The question of whether video games lead to risky behaviors is one that has been asked by parents, educators, psychologists, and most of the other adults who are routinely around teens. Some video games portray acts of violence (such as stealing cars, driving recklessly, or killing ) while others put the teen in the role of a superhero (such a those based on comic book characters). Is there a difference in how a teen may act in their regular life, while not playing a game, if video games are a hobby?
A researcher recently published a study looking at the potential effects of playing violent or reckless video games (like ones where the user steals cars) and the association with risky behavior. What he found was not all that surprising: teens who play games that portray risky actions (like driving fast) were more likely to have similar actions in real life. While the teen is able to acknowledge a game is not reality, his explanation for the findings was that perhaps the teen’s perception of what was risky is altered by their interactions in the game. But can video games be a positive influence?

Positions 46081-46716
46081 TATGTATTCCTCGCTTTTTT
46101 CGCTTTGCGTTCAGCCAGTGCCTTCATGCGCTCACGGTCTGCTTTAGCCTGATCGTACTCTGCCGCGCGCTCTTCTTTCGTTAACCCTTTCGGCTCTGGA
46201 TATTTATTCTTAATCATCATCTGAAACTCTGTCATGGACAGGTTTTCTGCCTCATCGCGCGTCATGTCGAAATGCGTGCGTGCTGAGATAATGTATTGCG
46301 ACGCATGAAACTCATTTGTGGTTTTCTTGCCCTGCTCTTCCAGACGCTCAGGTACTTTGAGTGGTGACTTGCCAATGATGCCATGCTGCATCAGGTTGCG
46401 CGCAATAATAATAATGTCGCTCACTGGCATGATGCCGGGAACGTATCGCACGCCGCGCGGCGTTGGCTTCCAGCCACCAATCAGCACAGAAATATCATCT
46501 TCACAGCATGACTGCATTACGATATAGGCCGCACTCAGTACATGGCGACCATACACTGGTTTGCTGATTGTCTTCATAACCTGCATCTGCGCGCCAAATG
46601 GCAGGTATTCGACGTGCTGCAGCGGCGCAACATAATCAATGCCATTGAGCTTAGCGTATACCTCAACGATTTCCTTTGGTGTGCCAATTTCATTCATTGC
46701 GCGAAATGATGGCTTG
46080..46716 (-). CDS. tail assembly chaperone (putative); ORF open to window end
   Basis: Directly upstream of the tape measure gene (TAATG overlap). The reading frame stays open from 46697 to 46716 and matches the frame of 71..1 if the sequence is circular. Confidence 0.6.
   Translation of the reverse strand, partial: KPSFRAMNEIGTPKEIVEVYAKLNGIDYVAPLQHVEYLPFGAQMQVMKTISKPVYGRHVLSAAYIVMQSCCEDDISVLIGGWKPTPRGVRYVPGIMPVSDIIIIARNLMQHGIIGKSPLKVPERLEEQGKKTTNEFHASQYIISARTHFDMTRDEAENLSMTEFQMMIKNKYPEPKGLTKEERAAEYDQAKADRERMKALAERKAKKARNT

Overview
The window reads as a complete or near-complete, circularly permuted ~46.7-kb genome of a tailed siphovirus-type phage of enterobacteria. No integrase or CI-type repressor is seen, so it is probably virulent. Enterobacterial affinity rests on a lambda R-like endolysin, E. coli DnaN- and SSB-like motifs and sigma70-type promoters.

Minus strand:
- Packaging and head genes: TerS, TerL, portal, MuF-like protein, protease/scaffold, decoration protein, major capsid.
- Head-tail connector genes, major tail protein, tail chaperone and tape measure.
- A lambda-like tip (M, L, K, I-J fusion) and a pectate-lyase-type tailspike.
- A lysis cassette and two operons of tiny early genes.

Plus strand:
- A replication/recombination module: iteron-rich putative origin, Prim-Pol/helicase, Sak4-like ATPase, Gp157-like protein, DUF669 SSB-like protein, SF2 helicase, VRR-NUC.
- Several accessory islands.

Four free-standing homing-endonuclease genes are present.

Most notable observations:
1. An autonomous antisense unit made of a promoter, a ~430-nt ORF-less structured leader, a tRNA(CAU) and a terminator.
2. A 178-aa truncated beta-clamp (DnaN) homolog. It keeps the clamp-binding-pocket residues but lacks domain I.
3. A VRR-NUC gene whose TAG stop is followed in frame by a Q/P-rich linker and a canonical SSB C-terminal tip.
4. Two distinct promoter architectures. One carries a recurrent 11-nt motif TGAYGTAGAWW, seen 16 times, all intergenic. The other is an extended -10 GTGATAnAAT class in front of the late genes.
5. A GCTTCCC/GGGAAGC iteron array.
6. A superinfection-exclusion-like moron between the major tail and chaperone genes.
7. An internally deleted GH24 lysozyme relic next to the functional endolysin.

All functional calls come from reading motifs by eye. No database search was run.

Another recent study asked this same question. What was found surprised me a bit. Very modest video game use (less than an hour a day) was associated with higher life satisfaction and social interactions. But this study also found that you can have too much of a good thing! Teens who played more than 3 hours a day were associated with the exact opposite findings (lower psychosocial adjustment).
So what does this mean for parents of gamers?
In general pediatricians recommend no more than 2 hours of screen time a day. This includes TV, computer, video games, tablets, texting, etc. Higher levels of screen time are associated with lower levels of physical activity which can put teens at risk for obesity and complications associated with being over weight (high blood pressure, high cholesterol, diabetes).
Limiting violent and reckless games is probably a good idea for everyone. Engaging in reckless behavior (whether virtual or face to face) is associated with consequences.
If you’re concerned your teen may have a gaming addiction seek help. See our previous post of video game addiction for signs and symptoms of gaming addiction.